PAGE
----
About 14 Damariscotta voters approved the creation of a tax increment financing district in a near-unanimous vote at a special town meeting Wednesday, Feb. 19.
The district will encompass the Camden National Plaza development at 435 Main St. and two contiguous properties, a total of 33.31 acres.
Town Manager Matt Lutkus said the town proposed the district with the intent to raise funds for the construction of a sidewalk along much of Main Street, as well as a possible bike path.
Lutkus said the TIF proposal does not include any incentives for the businesses or developers, like a credit enhancement agreement, as some TIF agreements do.
“So there is no financial payment back to the developer, either in the form of direct payments or utility work within the development,” Lutkus said.
Under Maine law, a TIF district allows a municipality to take property tax revenue from new development in a certain geographic area and place it in a special fund for investment in infrastructure and economic development to serve the district.
The rise of total property value in a town as the result of a major development causes towns to pay more in county taxes and receive less in state revenue in the form of education subsidies and state-municipal revenue-sharing.
The new tax revenue from the TIF district is sheltered for up to 30 years from educational subsidy and revenue-sharing calculations, as well as county taxes.
Therefore, the town can use the new tax revenue without being penalized for its increase in property valuation through the loss of state funds or an increase in county taxes.
According to Lutkus, the construction of a sidewalk on Main Street is considered a public infrastructure investment related to the TIF district at 435 Main St., therefore, the funds can be used for that purpose.
The town intends to use the TIF funds as leverage to obtain matching grants for the sidewalk and possible bike path.
According to Lutkus, the plan is to connect the new sidewalk to the one that ends at Rising Tide Co-op, a sidewalk the developer will build in front of 435 Main St., a sidewalk that has been funded but not yet built at the corner of Biscay Road and Main Street, and the sidewalk and crosswalk built by Coastal Rivers Conservation Trust next to Great Salt Bay Community School.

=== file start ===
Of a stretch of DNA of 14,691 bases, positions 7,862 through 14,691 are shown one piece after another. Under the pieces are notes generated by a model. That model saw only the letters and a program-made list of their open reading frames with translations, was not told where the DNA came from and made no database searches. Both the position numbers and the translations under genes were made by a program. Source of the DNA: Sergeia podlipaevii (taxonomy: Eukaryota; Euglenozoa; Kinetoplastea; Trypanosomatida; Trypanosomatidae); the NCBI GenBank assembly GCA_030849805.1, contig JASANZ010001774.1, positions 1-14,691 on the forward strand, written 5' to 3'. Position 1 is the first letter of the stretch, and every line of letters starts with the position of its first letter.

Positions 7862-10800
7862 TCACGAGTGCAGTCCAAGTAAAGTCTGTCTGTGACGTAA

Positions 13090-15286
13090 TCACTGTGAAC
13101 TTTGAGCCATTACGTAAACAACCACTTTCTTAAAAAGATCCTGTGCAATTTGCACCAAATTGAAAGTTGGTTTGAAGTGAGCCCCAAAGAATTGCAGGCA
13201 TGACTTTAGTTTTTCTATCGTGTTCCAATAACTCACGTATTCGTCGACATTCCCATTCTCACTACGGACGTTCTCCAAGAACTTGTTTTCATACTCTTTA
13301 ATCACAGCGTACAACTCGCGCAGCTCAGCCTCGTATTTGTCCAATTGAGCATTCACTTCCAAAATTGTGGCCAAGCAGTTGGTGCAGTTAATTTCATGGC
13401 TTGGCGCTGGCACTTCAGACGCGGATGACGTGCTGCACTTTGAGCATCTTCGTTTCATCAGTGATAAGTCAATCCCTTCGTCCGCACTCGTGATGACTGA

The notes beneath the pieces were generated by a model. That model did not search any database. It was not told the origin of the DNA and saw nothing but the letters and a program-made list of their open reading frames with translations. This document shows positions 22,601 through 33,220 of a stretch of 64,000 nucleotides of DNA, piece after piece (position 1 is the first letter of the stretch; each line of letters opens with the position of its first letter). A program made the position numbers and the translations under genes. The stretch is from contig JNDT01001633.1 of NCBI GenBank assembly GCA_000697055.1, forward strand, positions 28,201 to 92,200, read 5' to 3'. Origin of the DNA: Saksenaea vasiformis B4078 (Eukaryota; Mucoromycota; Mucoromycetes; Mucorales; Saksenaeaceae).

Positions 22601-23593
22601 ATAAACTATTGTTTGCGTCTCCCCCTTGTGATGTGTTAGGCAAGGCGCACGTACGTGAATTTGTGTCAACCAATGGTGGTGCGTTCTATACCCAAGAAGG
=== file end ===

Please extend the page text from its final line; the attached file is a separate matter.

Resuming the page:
Lutkus said estimates for this sidewalk work stand at approximately $2.3 million.
Members of the Damariscotta Region Public Safety and Accessibility Collaborative, a volunteer organization that is seeking to improve sidewalks, trails, and bikeways in Damariscotta, spoke in support of the TIF district during a public hearing prior to the special town meeting.
Anton Lahnston, co-founder of the group, said the TIF district presents a “huge opportunity” to fund a large part of a sidewalk on Main Street.
Derek Webber, another member of the volunteer group, said he walks a lot around town and the reconstruction of the Elm Street sidewalk was a benefit to him.
“Regarding the current proposal, I believe it could form the beginnings of a sidewalk backbone right through this town of Damariscotta, linking all the parts together, and encouraging more walking instead of driving,” Webber said.
He said he currently finds it too dangerous to walk any further through Damariscotta than Coastal Car Wash, at 369 Main St.
The deadline for formal designation as a TIF district is March 1, 2020. The Damariscotta selectmen held a special meeting at 1 p.m., Wednesday, Feb. 26 to approve the minutes of the public hearing so they could be submitted with the TIF application.